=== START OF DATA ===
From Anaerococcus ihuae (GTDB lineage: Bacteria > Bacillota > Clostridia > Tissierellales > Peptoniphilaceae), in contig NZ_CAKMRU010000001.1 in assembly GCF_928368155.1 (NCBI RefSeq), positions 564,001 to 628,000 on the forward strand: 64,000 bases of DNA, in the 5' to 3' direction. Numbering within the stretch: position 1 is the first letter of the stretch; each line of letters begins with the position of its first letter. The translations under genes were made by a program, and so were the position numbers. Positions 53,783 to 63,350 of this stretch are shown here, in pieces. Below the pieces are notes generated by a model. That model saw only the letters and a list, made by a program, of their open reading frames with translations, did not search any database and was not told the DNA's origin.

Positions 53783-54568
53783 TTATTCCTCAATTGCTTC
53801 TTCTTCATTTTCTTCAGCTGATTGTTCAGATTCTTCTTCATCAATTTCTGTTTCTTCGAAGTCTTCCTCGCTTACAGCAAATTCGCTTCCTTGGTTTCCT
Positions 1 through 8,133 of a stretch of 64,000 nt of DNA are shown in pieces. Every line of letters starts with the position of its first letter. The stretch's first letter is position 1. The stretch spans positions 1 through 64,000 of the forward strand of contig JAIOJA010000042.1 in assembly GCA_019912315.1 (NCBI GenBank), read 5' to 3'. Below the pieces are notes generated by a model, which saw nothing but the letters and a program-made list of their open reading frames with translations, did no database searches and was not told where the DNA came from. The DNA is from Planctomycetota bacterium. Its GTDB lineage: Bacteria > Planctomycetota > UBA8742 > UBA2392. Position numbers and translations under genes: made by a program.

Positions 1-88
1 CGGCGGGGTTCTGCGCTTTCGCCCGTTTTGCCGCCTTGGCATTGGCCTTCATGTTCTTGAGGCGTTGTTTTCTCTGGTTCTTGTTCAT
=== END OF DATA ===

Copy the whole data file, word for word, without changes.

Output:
From Anaerococcus ihuae (GTDB lineage: Bacteria > Bacillota > Clostridia > Tissierellales > Peptoniphilaceae), in contig NZ_CAKMRU010000001.1 in assembly GCF_928368155.1 (NCBI RefSeq), positions 564,001 to 628,000 on the forward strand: 64,000 bases of DNA, in the 5' to 3' direction. Numbering within the stretch: position 1 is the first letter of the stretch; each line of letters begins with the position of its first letter. The translations under genes were made by a program, and so were the position numbers. Positions 53,783 to 63,350 of this stretch are shown here, in pieces. Below the pieces are notes generated by a model. That model saw only the letters and a list, made by a program, of their open reading frames with translations, did not search any database and was not told the DNA's origin.

Positions 53783-54568
53783 TTATTCCTCAATTGCTTC
53801 TTCTTCATTTTCTTCAGCTGATTGTTCAGATTCTTCTTCATCAATTTCTGTTTCTTCGAAGTCTTCCTCGCTTACAGCAAATTCGCTTCCTTGGTTTCCT
Positions 1 through 8,133 of a stretch of 64,000 nt of DNA are shown in pieces. Every line of letters starts with the position of its first letter. The stretch's first letter is position 1. The stretch spans positions 1 through 64,000 of the forward strand of contig JAIOJA010000042.1 in assembly GCA_019912315.1 (NCBI GenBank), read 5' to 3'. Below the pieces are notes generated by a model, which saw nothing but the letters and a program-made list of their open reading frames with translations, did no database searches and was not told where the DNA came from. The DNA is from Planctomycetota bacterium. Its GTDB lineage: Bacteria > Planctomycetota > UBA8742 > UBA2392. Position numbers and translations under genes: made by a program.

Positions 1-88
1 CGGCGGGGTTCTGCGCTTTCGCCCGTTTTGCCGCCTTGGCATTGGCCTTCATGTTCTTGAGGCGTTGTTTTCTCTGGTTCTTGTTCAT